Adolescent Behavior Theory 101

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There will be no more missing homework, forgotten pencils, or misplaced notebooks at Skyview Middle School in Oakdale, Minnesota, where Principal Tom Harrold has instituted a program to curb the number of students coming to class unprepared.

The program is simple but not without its detractors. Each student is given a log sheet. If students come to class prepared, their teacher stamps their log sheet accordingly. If the students come to class unprepared, they get a "oops" stamp. Students who accumulate six “oops??? stamps must stay after school for one hour to get what Principal Harrold describes as “the help they need.???

Don't look for this common sense approach to be taught in the neighborhood school of education. Harlan Hansen, an emeritus professor at the University of Minnesota’s College of Education, believes the program is off-target. “The key to classroom management is teaching a child how to behave, not expecting it,??? he said. “After getting a number of negatives, they live by that. They think, ‘Well, I’m so far behind, I don’t care anymore.’??? Hansen continues that the program is cumbersome and requires paperwork that takes time away from teaching.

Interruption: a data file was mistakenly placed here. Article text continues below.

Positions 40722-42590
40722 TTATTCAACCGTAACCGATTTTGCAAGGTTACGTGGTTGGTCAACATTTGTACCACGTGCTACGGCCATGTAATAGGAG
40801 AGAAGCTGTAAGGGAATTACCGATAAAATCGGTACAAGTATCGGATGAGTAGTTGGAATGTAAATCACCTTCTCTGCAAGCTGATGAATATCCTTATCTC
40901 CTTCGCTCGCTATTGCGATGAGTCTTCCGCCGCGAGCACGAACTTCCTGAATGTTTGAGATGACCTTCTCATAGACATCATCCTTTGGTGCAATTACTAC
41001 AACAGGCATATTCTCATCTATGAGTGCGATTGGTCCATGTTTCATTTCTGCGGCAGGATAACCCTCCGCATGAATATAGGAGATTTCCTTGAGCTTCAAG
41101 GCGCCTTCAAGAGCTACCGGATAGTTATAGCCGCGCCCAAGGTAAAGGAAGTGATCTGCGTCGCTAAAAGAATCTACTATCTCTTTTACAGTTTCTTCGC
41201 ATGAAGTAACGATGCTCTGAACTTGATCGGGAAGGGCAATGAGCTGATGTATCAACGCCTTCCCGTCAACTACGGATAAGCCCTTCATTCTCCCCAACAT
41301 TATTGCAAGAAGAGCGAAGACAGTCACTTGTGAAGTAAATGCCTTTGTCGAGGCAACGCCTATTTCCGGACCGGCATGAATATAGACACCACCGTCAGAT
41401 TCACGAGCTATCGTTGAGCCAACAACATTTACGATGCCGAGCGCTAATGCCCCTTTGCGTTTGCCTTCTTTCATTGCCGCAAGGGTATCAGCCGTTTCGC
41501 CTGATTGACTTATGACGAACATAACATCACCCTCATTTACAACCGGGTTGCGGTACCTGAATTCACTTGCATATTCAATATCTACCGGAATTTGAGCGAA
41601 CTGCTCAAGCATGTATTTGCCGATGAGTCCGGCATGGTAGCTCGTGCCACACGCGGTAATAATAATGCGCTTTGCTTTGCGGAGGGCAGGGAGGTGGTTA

Hooey. A discussion of operant conditioning and a cost-benefit analysis are hardly needed to examine this simple and effective program. Principal Harrold comments that Skyview teachers and parents are happy with the program and say it’s working extremely well. And who’d a thunk that middle school kids could get so motivated by stamps?